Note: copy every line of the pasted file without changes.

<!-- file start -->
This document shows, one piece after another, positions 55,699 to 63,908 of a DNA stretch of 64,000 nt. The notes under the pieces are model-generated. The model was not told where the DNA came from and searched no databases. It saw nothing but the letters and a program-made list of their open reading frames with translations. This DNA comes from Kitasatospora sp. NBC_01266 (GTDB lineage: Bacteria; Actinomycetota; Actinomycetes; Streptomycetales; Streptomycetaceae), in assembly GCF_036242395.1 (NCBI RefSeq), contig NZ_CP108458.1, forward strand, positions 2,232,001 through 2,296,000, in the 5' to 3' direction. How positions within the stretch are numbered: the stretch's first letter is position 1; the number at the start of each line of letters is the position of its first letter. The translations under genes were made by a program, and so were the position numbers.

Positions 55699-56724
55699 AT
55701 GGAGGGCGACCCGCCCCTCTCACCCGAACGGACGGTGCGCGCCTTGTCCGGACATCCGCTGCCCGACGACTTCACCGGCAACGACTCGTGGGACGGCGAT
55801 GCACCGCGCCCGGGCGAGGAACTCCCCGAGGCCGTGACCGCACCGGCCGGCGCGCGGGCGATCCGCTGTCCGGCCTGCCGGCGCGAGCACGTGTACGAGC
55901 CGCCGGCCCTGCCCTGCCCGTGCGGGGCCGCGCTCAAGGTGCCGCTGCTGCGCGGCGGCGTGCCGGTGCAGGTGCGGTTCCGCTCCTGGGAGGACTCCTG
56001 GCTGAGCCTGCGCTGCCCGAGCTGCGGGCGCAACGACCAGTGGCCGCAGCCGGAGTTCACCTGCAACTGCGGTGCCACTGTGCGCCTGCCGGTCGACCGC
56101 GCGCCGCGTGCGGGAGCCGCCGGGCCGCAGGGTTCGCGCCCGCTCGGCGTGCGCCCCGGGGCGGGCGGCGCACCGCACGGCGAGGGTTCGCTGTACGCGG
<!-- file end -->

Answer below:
This document shows, one piece after another, positions 55,699 to 63,908 of a DNA stretch of 64,000 nt. The notes under the pieces are model-generated. The model was not told where the DNA came from and searched no databases. It saw nothing but the letters and a program-made list of their open reading frames with translations. This DNA comes from Kitasatospora sp. NBC_01266 (GTDB lineage: Bacteria; Actinomycetota; Actinomycetes; Streptomycetales; Streptomycetaceae), in assembly GCF_036242395.1 (NCBI RefSeq), contig NZ_CP108458.1, forward strand, positions 2,232,001 through 2,296,000, in the 5' to 3' direction. How positions within the stretch are numbered: the stretch's first letter is position 1; the number at the start of each line of letters is the position of its first letter. The translations under genes were made by a program, and so were the position numbers.

Positions 55699-56724
55699 AT
55701 GGAGGGCGACCCGCCCCTCTCACCCGAACGGACGGTGCGCGCCTTGTCCGGACATCCGCTGCCCGACGACTTCACCGGCAACGACTCGTGGGACGGCGAT
55801 GCACCGCGCCCGGGCGAGGAACTCCCCGAGGCCGTGACCGCACCGGCCGGCGCGCGGGCGATCCGCTGTCCGGCCTGCCGGCGCGAGCACGTGTACGAGC
55901 CGCCGGCCCTGCCCTGCCCGTGCGGGGCCGCGCTCAAGGTGCCGCTGCTGCGCGGCGGCGTGCCGGTGCAGGTGCGGTTCCGCTCCTGGGAGGACTCCTG
56001 GCTGAGCCTGCGCTGCCCGAGCTGCGGGCGCAACGACCAGTGGCCGCAGCCGGAGTTCACCTGCAACTGCGGTGCCACTGTGCGCCTGCCGGTCGACCGC
56101 GCGCCGCGTGCGGGAGCCGCCGGGCCGCAGGGTTCGCGCCCGCTCGGCGTGCGCCCCGGGGCGGGCGGCGCACCGCACGGCGAGGGTTCGCTGTACGCGG